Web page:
Declaring Savings Bond interest annually

Tuesday, January 4th, 2005
Categorized as: Savings Bond taxes

I have referred to your website many times and I just ordered your book. My 18-year-old son has series EE bonds that now approach 10k in value. I want to have him file a tax return this year to pay the accrued interest now and then begin paying it annually before he is in a higher tax bracket. He’s never filed a return before. How do I go about this?

Tom’s response

First, even if you use a tax advisor for your own returns, if you son has no other income, you can do this one yourself, as it’s not very complicated. However, for those whose children are under 18, also see this post about the “kiddie tax”.

Here’s a link to a blank copies of IRS Form 1040 and Schedules A & B. Ignore Schedule A, but you’ll need to use Schedule B if the interest income is over $1,500.

Just open the forms, fill them out, and send them in. It usually saves the family money to continue to claim your son as a dependent on your own return, which means he can’t claim himself, so don’t check box 6a on the 1040.

The IRS says you don’t need permission to change to reporting Savings Bond interest annually. You don’t even need to fill out a form. But you have to do it for all the Savings Bonds you own and you have to continue reporting this way each year from now on.

You’ll need to know the total amount of interest earned by the bonds from when they were issued through the end of the year. It’s also quite easy to fall into what my book calls the double-taxation trap when you do this – I recommend you get a copy and spend a weekend reading it.

On one of the blank lines of Schedule B, write Savings Bond interest through end of tax year (changing to Method 2) and then enter the total amount of interest earned to date. Next year you would drop the part about changing methods, and you would report only the interest earned next year.

If you ever decide to switch back to letting the interest defer, you need ask permission, but again permission to change is automatic. I’ve created a form that readers of my book can use to ask for this permission.

Since Savings Bond interest isn’t state-taxable, your son probably won’t even meet the minimum requirement for filing a state tax form, but you might want to check this out. Most states now offer online forms you can fill out and submit pretty easily. On the state tax, you’d include the interest in his income, then deduct it in the adjustments section related to federal interest income.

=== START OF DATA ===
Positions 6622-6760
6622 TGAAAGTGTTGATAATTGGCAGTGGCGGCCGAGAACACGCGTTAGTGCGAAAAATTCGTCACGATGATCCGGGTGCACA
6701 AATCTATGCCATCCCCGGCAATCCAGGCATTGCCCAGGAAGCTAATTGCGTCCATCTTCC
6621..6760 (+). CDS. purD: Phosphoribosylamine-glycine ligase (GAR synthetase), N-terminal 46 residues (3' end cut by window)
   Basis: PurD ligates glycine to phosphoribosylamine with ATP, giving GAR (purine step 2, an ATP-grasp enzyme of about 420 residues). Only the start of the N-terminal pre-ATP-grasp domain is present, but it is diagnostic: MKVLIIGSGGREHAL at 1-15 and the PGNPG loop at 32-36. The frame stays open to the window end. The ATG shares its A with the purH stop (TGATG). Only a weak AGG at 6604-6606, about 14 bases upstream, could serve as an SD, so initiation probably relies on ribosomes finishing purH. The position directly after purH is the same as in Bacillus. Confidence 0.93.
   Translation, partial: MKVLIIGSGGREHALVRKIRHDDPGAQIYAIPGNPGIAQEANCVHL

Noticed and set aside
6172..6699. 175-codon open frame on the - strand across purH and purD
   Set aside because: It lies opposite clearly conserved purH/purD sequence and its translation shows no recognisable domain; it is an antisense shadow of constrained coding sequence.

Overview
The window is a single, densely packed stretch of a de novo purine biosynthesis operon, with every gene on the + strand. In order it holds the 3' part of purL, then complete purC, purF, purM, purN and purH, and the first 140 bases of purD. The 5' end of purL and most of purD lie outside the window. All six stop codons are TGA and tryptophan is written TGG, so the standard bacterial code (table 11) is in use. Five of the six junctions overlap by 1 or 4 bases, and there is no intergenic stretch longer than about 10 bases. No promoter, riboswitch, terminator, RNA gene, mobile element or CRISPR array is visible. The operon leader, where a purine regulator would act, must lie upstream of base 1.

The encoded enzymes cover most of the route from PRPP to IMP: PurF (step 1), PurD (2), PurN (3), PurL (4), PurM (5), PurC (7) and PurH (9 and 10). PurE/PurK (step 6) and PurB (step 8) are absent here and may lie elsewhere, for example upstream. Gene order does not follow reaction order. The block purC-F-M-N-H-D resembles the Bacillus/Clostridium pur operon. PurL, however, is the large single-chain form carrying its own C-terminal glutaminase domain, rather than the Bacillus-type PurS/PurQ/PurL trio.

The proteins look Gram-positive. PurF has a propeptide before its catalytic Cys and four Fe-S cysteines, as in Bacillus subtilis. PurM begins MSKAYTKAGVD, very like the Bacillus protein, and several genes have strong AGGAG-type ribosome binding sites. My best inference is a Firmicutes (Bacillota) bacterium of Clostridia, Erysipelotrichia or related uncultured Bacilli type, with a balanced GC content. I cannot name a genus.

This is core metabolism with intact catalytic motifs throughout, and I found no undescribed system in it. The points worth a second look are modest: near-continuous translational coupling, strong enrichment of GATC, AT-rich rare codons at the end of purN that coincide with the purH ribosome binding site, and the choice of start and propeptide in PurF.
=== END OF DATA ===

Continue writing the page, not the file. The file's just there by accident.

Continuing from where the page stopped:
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FDIC Insured Certificates of Deposit can pay 1 or 2% more than savings bonds when held for a similar length of time. See top CD Rates Below:

One Comment

On March 22nd, 2008 gustav said:

A little heads up for anyone paying interest annually:

When you do cash the bonds, be sure to record on your tax return BOTH the total interest on the bonds as well as the last years’ contribution, i.e.:

Interest on US Savings bonds – $XX.XX
Less: interest previously reported – ($YY.YY)
Net interest on US Savings bonds – $ZZ.ZZ

The reason for this is to avoid a letter audit. The bank where you cashed the bonds will have reported the total interest on its 1099, and if the IRS fails to see that amount on your return they will call you on it. This happened to us last year when my wife cashed in some bonds she’d had since childhood.

We were able to fix the problem fairly easily, but you can save yourself a bit of trouble by remembering to “show your work” on your return.

Comments Closed

June 1, 2010

After six years, over 400 posts, 3,680 real comments, and over 90,000 spam comments (thank you, Akismet, for making managing a blog with comments possible), I am closing public comments on I will contine to update the main articles on this site, but not the comments.

Virtually every question about Savings Bonds has been asked and answered on this site multiple times. Use the search feature (see the box in the gray area near the top of this page) or the detailed menu on the lower part of the home page to find the information you're looking for. If you have a copy of Savings Bond Advisor, you can ask me a question here.

Tom Adams

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